West Midlands Ambulance Service has welcomed a challenge from NHS England Chief Executive, Simon Stevens to vehicle manufacturers to help “blue lights go green”.

Mr Stevens wants the manufacturers to develop more environmentally friendly ambulances, which will cut air pollution. The NHS accounts for almost 10 billion journeys each year – around 3.5% of all road travel in the UK – as staff and patients travel to work and appointments and medical supplies are delivered.

WMAS Fleet General Manager, Tony Page, said: “As a Trust we have the most modern ambulance fleet in the country and have made significant changes to our fleet that has substantially reduced the level of pollution we create over the past six years

“We use van conversions which are almost a tonne lighter than the modular vehicles used by other services which immediately produces savings in fuel and operating costs.

“We have worked closely with staff and the converters to improve the designs so they are easier to operate in and have then invested significantly in producing vehicles that are considerably lighter which has reduced our CO2 emissions.

“Had we not made the changes we would have created an additional 2.1 million tonnes of CO2 per year!

“We made a commitment to our staff five years ago that none of our frontline vehicles would be older than five years. As well as meaning they are a better place to work, it has allowed us to make many other improvements including:

Using new technology pioneered in the aircraft industry to reduce the weight of the ambulances by almost 10%. This brings real savings in fuel, tyres and vehicle spares as well improving the vehicles handling and ride quality.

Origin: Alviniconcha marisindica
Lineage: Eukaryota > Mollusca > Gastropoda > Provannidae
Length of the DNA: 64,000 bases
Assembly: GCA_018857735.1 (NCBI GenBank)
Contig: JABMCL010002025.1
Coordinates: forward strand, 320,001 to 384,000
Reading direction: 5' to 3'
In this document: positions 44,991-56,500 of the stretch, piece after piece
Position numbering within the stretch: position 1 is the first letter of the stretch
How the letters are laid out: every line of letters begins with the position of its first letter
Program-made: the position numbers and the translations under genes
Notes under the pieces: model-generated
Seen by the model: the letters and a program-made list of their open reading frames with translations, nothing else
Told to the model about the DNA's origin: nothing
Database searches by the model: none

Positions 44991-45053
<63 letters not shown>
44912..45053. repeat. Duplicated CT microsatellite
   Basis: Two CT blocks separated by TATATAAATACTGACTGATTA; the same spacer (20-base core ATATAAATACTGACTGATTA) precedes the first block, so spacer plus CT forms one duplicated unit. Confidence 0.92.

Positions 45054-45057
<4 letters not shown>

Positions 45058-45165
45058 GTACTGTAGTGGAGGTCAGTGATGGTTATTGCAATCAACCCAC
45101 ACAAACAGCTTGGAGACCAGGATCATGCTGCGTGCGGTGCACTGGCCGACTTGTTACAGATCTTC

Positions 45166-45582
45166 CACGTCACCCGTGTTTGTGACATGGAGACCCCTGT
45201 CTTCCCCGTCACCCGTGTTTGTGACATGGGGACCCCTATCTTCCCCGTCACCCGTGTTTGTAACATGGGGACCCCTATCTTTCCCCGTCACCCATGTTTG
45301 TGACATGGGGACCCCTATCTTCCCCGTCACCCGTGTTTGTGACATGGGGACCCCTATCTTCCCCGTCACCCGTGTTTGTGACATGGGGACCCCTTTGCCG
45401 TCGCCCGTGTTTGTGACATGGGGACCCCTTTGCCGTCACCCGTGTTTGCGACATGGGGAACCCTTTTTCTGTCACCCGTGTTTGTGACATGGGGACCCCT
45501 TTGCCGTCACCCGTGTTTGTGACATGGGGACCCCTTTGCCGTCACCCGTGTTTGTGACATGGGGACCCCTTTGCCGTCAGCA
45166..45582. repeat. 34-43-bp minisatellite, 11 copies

A newer fleet substantially increases the availability of vehicles and reduces the level of spares required which has saved hundreds of thousands of pounds.

Although the number of incidents has risen by 28% over the last six years, we have only increased our fleet size by 7% due to better availability of vehicles.

“Our objectives for the next few years will be to implement the issues highlighted in the NHS Improvement Carter Report which will focus on further weight reductions from vehicle conversion, exploiting telematics, making further improvements to the saloons of the ambulances which will further improve the working environment for crews and make the patient experience better. If the vehicle manufacturers can play their part too, we can continue to make a real difference to the environment.”